FSD Kenya has invested substantially in supporting savings groups (SGs) based on the hypothesis that these kinds of informal services are more accessible to underserved markets. Leveraging on local assets (such as detailed information about members’ backgrounds, transactions and behaviour, combined with social sanctions and social norms) enables savings groups to deliver a competitive value proposition for lower-income users, which the formal sector finds hard to beat. FSD Kenya has partnered with CARE- Kenya and CRS over a period of ten years to develop scalable and effective delivery models that make training available to established and new groups, as well as testing new solutions such as digital e-recording and linkage models to improve the services groups can offer.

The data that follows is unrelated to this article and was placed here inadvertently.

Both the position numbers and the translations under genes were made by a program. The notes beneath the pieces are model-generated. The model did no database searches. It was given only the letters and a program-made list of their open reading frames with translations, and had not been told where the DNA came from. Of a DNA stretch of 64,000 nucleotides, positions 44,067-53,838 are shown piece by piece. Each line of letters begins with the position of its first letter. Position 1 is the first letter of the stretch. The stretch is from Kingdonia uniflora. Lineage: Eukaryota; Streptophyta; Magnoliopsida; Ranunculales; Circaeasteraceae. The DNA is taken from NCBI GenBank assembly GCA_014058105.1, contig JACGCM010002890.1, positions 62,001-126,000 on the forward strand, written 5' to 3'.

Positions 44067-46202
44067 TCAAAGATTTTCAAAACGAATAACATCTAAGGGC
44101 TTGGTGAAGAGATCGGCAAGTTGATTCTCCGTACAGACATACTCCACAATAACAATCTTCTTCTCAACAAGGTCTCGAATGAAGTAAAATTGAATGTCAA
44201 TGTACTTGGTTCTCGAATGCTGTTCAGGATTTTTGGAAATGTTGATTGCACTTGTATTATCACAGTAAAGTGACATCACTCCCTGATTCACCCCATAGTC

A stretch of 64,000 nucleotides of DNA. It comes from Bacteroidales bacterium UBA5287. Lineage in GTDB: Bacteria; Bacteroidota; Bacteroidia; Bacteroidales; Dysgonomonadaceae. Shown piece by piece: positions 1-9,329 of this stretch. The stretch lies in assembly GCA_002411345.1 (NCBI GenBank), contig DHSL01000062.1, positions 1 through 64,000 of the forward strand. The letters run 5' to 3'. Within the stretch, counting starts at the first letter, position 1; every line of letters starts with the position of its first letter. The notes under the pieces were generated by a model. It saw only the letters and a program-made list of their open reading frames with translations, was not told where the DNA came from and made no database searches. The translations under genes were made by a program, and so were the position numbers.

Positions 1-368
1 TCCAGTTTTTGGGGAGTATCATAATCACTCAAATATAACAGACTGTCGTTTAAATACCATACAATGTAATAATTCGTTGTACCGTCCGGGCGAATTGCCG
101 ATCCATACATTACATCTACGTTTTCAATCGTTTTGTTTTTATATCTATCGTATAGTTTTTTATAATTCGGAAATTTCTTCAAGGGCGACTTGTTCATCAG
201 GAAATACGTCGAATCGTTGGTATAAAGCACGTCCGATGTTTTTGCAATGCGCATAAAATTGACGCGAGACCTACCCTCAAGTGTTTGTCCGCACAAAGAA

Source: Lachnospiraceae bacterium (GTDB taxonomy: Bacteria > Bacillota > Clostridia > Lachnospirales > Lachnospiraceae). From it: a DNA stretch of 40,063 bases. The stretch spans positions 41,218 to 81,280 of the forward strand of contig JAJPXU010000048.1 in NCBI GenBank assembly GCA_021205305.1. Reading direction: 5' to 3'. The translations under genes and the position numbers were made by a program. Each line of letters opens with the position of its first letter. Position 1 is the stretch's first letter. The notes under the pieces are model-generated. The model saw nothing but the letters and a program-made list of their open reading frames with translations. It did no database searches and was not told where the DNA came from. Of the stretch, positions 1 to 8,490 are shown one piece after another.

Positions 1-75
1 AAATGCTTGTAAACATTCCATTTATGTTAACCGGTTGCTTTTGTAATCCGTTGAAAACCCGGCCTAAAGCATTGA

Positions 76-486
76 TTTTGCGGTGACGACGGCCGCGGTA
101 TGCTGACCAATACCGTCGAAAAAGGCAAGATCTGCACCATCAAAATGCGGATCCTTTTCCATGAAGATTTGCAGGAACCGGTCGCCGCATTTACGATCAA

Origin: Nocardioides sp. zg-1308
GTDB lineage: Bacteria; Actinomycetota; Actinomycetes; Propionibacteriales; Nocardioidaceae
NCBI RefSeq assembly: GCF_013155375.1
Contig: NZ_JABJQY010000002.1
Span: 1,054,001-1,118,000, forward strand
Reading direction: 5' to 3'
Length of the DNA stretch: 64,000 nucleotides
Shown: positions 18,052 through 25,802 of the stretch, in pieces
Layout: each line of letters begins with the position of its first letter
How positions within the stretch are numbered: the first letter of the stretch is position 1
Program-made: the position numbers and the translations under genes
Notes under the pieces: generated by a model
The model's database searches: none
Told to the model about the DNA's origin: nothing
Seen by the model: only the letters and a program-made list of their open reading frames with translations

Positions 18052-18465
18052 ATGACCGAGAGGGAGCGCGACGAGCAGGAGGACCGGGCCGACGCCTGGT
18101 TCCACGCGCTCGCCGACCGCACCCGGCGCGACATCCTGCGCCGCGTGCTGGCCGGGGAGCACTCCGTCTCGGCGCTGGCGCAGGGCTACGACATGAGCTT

Seeking to better understand both the impacts of groups and the drivers of these impacts, FSD Kenya commissioned a qualitative impact study of savings groups in Kenya, drawing on a cutting edge qualitative methodology for impact assessment, realist evaluation (RE). Realist evaluation understands impacts to be generated not simply as the direct result of an intervention or input (a supply-side view), but in relation to a two-way engagement which is also influenced by the motivations and contexts of users or beneficiaries. Attending closely to the influence of context and the reasoning of users, realist evaluation breaks down the impact pathway to identify the mechanisms through which outcomes are achieved at each stage, thus enabling us to better understand and make sense of the complex factors that drive the impacts of financial services in real world settings.